Tag Archives: Kacen Callender

Exclusive Cover Reveal: King and the Dragonflies by Kacen Callender

I don’t know what we did to get so lucky, but queer kidlit seriously struck gold when it got Kacen Callender, who seems to be multiplying their glorious catalog every five minutes. Their first MG, Hurricane Child, is both a Lambda and Stonewall award winner, so you know this newest, King and the Dragonflies, which releases from Scholastic on February 4, 2020, had better fly onto your TBR ASAP! Here are the details:

In a small but turbulent Louisiana town, one boy’s grief takes him beyond the bayous of his backyard, to learn that there is no right way to be yourself.

Twelve-year-old Kingston James is sure his brother Khalid has turned into a dragonfly. When Khalid unexpectedly passed away, he shed what was his first skin for another to live down by the bayou in their small Louisiana town. Khalid still visits in dreams, and King must keep these secrets to himself as he watches grief transform his family.

It would be easier if King could talk with his best friend, Sandy Sanders. But just days before he died, Khalid told King to end their friendship, after overhearing a secret about Sandy—that he thinks he might be gay. “You don’t want anyone to think you’re gay too, do you?”

But when Sandy goes missing, sparking a town-wide search, and King finds his former best friend hiding in a tent in his backyard, he agrees to help Sandy escape from his abusive father, and the two begin an adventure as they build their own private paradise down by the bayou and among the dragonflies. As King’s friendship with Sandy is reignited, he’s forced to confront questions about himself and the reality of his brother’s death.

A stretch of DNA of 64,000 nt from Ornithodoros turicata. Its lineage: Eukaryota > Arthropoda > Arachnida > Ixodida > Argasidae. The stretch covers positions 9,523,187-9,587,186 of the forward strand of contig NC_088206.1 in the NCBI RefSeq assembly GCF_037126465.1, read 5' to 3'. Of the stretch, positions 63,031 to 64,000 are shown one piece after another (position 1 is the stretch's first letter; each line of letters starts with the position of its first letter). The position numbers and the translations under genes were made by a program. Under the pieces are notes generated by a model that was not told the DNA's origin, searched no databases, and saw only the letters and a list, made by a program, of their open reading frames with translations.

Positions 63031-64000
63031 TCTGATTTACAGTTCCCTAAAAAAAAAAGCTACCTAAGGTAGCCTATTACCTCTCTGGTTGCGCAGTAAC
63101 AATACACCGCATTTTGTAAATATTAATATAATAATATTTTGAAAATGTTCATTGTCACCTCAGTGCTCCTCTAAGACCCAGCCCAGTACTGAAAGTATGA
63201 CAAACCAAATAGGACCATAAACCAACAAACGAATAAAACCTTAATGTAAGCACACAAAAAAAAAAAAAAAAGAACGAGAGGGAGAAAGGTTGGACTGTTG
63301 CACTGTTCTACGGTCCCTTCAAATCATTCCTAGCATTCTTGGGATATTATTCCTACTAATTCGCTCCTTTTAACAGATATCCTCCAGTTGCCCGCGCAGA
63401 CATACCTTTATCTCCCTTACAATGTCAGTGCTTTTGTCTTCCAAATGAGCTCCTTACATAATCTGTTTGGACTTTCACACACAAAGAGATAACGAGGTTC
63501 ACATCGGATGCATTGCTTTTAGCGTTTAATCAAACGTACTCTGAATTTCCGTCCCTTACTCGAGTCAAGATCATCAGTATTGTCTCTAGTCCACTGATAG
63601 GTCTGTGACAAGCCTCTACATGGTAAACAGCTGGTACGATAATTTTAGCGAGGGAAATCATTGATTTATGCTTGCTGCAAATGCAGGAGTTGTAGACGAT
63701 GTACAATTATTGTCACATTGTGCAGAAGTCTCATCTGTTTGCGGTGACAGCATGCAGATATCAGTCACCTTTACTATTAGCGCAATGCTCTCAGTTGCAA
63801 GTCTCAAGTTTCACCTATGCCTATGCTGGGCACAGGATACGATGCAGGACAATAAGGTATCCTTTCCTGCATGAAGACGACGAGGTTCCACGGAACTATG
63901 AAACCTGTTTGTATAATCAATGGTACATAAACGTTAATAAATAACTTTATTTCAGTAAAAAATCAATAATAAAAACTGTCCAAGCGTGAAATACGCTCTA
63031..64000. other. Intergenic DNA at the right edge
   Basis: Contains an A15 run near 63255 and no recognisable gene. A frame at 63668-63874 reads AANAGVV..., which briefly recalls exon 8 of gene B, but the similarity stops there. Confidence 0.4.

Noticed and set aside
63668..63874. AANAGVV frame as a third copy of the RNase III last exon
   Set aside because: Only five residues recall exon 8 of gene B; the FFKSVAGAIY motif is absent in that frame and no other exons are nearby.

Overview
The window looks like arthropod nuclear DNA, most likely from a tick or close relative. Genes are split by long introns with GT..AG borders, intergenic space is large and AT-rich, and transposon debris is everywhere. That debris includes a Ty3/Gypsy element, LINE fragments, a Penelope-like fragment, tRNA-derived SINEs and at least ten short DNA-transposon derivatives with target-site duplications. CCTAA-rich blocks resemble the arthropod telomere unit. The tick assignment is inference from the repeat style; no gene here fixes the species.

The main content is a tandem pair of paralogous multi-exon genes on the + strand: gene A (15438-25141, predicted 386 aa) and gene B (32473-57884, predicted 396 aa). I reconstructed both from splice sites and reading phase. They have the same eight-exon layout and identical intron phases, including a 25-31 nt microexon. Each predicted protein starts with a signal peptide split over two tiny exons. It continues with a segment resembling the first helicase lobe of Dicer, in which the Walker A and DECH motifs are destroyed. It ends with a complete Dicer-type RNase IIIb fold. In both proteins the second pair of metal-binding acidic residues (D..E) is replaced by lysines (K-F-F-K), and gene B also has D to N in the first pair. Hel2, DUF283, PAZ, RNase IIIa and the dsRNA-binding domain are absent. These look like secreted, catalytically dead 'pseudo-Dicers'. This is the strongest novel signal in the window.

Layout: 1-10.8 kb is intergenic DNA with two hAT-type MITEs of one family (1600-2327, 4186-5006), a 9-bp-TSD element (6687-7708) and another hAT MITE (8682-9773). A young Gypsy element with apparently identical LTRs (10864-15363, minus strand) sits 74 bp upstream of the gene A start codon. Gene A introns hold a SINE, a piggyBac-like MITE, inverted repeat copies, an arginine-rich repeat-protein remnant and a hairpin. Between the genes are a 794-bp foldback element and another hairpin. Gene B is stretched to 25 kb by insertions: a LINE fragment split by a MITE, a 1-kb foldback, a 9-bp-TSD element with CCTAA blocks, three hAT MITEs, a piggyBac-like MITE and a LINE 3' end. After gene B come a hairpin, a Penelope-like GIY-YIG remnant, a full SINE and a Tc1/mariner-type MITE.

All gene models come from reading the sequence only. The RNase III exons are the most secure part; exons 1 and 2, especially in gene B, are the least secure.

The Thing About Jellyfish meets The Stars Beneath Our Feet in this story about loss, grief, and finding the courage to discover one’s identity, from the award-winning author of Hurricane Child.

And here’s the incredibly stunning cover, with art by Tonya Engel and design by Baily Crawford!

Preorder: Amazon | B&N | IndieBound

But wait, there’s more! Keep reading for a guest post by author Kacen Callender on the inspiration behind the book!

Elizabeth Gilbert has a beautiful TedTalk on the expectations of artists, and the concept that there’s a source of ideas and creativity that we humans are sometimes granted access to. It’s a thought that’s stuck with me for years now: that writers are only tools who tap into some sort of stream of energy and creativity, gifted with stories by the universe—stories that the divine wants us to tell.

It may seem a little too New Age-y for some, but I feel this is true even more after my experience with King and the Dragonflies. I had a deadline approaching and sat down to write the novel, nervous and unsure of where the story would go, or what I wanted to say. As if I’d heard a whisper, I suddenly knew that the main character was a boy named King, and that he thought his brother Khalid had turned into a dragonfly. Almost the entirety of King and the Dragonflies came to me as though a dream over the next few weeks after that, spilling onto the page—the fastest manuscript I’ve ever drafted.

When the novel begins, King’s brother Khalid has already unexpectedly and tragically passed away. King has also decided that he can no longer speak to his best friend Sandy because he’s gay, and King is afraid others will think he’s gay as well. It doesn’t help that King is questioning his identity and is afraid that others will learn his secret. As the novel progresses, King struggles with his identity as a gay black boy in the south, centering around something I myself had been told as a child: “Black people can’t be gay. If they are gay, it’s because they’ve been around a white gay person too much.”